Never do this:
cm = new SqlCommand("select * from vwStockIn where cast(sdate as date) between '" + dt1.Value.ToShortDateString() + "' and '" + dt2.Value.ToShortDateString() + "' and status like 'Done'", cn);
Never concatenate strings to build a SQL command. It leaves you wide open to accidental or deliberate SQL Injection attack which can destroy your entire database. Always use Parameterized queries instead.
When you concatenate strings, you cause problems because SQL receives commands like:
SELECT * FROM MyTable WHERE StreetAddress = 'Baker's Wood'
The quote the user added terminates the string as far as SQL is concerned and you get problems. But it could be worse. If I come along and type this instead: "x';DROP TABLE MyTable;--" Then SQL receives a very different command:
SELECT * FROM MyTable WHERE StreetAddress = 'x';DROP TABLE MyTable;
Which SQL sees as three separate commands:
SELECT * FROM MyTable WHERE StreetAddress = 'x';
A perfectly valid SELECT
DROP TABLE MyTable;
A perfectly valid "delete the table" command
And everything else is a comment.
So it does: selects any matching rows, deletes the table from the DB, and ignores anything else.
So ALWAYS use parameterized queries! Or be prepared to restore your DB from backup frequently. You do take backups regularly, don't you?
Don't do this:
THat just introduces a layer of extra complexity as you convert to a string based on the your computer settings, and SQL converts back to a DATE based on its settings.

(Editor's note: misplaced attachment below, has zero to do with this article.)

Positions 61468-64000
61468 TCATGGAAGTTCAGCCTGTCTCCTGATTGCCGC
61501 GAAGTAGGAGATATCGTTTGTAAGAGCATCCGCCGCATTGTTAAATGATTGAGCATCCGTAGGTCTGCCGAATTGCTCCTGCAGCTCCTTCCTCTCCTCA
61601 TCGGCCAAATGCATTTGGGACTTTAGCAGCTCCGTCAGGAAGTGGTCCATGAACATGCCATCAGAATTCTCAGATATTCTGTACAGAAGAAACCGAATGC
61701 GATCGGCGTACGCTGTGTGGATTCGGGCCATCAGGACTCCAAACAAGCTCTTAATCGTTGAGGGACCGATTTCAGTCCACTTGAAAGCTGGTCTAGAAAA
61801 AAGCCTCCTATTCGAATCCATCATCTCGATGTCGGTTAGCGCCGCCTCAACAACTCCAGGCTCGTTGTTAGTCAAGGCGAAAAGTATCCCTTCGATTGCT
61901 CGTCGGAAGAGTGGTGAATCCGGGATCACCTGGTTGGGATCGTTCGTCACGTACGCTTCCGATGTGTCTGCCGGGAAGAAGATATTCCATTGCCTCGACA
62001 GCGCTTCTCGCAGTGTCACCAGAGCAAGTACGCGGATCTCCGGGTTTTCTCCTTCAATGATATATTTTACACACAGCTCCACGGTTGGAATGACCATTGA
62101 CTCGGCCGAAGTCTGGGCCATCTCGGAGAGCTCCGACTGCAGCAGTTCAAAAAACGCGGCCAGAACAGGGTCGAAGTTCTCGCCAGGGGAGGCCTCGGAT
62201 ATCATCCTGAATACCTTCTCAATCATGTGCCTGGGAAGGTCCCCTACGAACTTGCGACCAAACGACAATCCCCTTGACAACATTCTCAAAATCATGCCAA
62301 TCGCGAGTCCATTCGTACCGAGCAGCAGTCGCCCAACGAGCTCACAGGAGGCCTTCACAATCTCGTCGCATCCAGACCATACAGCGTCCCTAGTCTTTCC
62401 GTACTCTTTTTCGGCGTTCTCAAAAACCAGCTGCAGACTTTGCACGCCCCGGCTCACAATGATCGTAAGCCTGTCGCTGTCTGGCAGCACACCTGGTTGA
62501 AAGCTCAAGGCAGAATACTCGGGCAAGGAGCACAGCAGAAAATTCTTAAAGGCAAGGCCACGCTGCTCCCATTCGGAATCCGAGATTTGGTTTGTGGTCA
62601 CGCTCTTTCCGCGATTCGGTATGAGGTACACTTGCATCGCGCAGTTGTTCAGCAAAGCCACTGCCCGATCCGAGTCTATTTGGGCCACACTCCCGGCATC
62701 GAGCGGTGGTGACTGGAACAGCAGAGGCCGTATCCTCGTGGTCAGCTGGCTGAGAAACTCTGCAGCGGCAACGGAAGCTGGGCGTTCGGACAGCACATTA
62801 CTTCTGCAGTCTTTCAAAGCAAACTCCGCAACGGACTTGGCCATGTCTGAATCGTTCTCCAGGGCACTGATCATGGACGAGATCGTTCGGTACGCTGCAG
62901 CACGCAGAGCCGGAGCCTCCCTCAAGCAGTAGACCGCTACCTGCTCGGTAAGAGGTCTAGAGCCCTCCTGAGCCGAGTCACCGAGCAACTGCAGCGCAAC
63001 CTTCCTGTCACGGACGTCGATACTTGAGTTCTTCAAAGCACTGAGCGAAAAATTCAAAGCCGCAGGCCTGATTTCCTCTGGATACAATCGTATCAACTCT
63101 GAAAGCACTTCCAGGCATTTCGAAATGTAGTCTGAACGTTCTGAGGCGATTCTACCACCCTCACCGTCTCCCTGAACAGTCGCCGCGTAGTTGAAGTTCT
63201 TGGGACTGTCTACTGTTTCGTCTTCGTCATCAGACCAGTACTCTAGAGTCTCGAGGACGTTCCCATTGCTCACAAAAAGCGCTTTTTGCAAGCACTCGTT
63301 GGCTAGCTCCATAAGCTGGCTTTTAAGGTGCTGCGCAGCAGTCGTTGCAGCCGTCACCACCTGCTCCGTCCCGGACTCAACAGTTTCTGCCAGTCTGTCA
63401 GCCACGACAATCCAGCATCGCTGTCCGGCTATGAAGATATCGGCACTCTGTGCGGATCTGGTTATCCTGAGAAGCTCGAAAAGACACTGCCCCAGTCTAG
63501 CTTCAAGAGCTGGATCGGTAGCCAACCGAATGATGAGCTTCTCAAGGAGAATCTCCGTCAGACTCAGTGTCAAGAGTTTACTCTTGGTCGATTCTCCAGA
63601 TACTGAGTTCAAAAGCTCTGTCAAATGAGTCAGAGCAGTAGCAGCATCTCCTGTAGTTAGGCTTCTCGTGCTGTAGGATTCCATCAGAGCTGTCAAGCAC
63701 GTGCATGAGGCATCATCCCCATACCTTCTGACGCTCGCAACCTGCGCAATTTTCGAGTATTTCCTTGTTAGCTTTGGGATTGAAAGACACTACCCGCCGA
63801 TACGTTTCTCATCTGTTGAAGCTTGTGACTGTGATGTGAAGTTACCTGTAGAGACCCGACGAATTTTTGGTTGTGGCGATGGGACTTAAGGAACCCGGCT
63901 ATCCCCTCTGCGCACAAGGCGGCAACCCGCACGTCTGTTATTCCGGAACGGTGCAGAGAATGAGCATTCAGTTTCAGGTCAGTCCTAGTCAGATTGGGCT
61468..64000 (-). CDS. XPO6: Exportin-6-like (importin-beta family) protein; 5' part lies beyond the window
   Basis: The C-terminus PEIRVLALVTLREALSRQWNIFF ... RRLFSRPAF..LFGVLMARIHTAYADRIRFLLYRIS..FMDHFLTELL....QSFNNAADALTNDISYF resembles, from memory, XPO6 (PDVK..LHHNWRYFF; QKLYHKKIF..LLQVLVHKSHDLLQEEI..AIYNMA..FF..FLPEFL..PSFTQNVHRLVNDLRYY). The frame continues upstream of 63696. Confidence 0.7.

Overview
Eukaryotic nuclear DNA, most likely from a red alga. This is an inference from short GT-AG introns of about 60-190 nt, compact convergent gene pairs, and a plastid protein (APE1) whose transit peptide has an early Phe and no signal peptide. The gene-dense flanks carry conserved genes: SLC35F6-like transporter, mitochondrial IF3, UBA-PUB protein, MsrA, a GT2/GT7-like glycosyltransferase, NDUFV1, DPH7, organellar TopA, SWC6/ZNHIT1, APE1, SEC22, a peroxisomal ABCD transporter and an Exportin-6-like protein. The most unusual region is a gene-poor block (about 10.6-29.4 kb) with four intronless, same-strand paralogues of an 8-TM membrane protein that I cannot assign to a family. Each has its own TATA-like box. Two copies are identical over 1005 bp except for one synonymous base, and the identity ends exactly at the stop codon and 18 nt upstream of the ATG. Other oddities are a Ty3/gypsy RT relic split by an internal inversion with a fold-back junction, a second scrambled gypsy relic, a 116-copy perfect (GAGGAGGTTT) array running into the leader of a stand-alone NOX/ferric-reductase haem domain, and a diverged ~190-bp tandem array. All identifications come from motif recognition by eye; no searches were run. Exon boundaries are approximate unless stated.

Instead, pass the DateTime value directly:
And no conversions are required.
Unless of course your DB column is storing date information in a VARCHAR or NVARCHAR column instead of DATE, DATETIME, or DATETIME2 in which case you need to change that or your comparisons will not work correctly anyway.
Then, look at the rest of your SQL:
cm = new SqlCommand("select * from vwStockIn where cast(sdate as date) between @sdate and @sdate1 and status like 'Bitti'", cn);
LIKE is an operator that needs wildcards: without them it's identical to "=" but slower.
You could try:
which will find anything with "Bitti" in it.
Then, this worries me:
...WHERE CAST(sdateAS DATE)...
which implies that you are
storing date info in a VARCHAR or NVARCHAR column, and that's a bad idea, because when you try to use it you have to convert it to a date to do anything - if you don't then a string based comparison is used, and that gives a result solely based on the first pair of different characters. Which means that sorting and comparing does not use date order: 01-12-2020 is before 31-01-2000. And ... it relies on your data never getting "bad data", which is unlikely, and which includes every computer inserting date info using the same settings ...
If you are, change your DB